Have you heard? The supermoon is chartph.coming. Yes, that's right. On December 3, the first and last supermoon of 2017 will rise around the world.?
And if the media circus surrounding the supermoon is to be believed, it will be an astounding cosmic show that you can't miss. The moon! It's going to be super! You have to see it!?
Well, I'm here to burst your supermoon bubble.
Here's the deal: It's literally just a full moon. You know what a full moon looks like? Yeah, the supermoon looks like that.?
Supermoons — which is a term first coined by an astrologer — occur because the moon's orbit around the Earth isn't exactly circular. When the moon reaches its closest point in orbit during the full phase, that's what has bechartph.come popularly known as a supermoon.?
The only really special thing about the Dec. 3 supermoon is that this full moon is going to be about 14 percent larger than the full moon when it's farthest from Earth in its orbit.?
That change in brightness isn't enough for the average person, or even an ardent moon watcher, to really see any difference between this moon and the other full moons of the year.
But by writing trumped up stories about the glory of the supermoon, we're just taking empty clicks and leaving readers overhyped about an event that's undeserving of this level of attention. Then when the supermoon actually occurs, readers may be let down, and trust space reporters less when it chartph.comes to the next noteworthy celestial event.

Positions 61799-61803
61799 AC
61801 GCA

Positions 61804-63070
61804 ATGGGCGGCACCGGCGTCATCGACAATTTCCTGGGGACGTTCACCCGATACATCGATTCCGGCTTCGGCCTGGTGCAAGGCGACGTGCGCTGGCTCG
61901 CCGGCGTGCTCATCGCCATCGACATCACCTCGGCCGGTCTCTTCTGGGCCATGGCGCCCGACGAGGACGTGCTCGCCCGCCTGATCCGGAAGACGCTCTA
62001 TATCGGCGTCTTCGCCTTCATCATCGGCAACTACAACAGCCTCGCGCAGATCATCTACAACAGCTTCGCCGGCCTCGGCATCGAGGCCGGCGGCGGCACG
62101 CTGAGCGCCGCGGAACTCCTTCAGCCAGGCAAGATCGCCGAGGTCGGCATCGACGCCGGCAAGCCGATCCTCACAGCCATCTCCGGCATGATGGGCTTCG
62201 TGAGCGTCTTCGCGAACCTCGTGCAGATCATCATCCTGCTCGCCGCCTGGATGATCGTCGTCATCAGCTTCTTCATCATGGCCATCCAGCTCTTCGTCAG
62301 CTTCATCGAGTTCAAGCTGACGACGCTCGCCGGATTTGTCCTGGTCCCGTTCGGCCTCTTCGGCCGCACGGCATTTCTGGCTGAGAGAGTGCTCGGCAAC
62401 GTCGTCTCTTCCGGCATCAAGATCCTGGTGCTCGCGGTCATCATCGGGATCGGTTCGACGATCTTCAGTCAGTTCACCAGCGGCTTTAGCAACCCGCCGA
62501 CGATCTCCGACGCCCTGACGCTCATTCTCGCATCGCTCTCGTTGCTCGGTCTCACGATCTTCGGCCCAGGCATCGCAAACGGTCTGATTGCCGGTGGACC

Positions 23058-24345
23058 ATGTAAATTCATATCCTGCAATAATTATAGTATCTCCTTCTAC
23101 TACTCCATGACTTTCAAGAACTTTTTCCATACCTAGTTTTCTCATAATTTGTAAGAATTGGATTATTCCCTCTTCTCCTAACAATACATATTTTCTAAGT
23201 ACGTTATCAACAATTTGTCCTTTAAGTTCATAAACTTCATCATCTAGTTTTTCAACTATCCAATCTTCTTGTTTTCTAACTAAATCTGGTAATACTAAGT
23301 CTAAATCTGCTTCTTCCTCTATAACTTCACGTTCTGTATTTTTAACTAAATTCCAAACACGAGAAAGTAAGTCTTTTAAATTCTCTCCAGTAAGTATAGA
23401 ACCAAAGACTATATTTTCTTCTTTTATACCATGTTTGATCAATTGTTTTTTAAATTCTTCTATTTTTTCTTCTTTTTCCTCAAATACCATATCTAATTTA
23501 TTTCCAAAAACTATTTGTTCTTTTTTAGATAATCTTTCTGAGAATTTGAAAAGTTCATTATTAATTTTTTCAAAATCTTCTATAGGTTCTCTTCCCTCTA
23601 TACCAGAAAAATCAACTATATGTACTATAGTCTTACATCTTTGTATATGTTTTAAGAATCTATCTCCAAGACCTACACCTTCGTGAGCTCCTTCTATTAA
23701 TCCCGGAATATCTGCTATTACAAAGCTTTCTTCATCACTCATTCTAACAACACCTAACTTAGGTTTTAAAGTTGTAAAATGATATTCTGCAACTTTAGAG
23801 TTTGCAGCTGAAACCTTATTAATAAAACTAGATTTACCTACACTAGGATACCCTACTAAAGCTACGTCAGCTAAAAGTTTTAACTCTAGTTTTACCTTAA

This isn't to say that it's not worthwhile to look up at the moon.?
The moon itself is an incredible object deserving of our attention year-round. In fact, many space nerds probably got their starts by looking up at the moon to check out its cratered, mountainous surface.?
So sure, if the supermoon is your excuse for gazing up at our natural satellite, then go for it, but please don't expect it to be something mind-boggling. And don't buy it when people tell you it will be.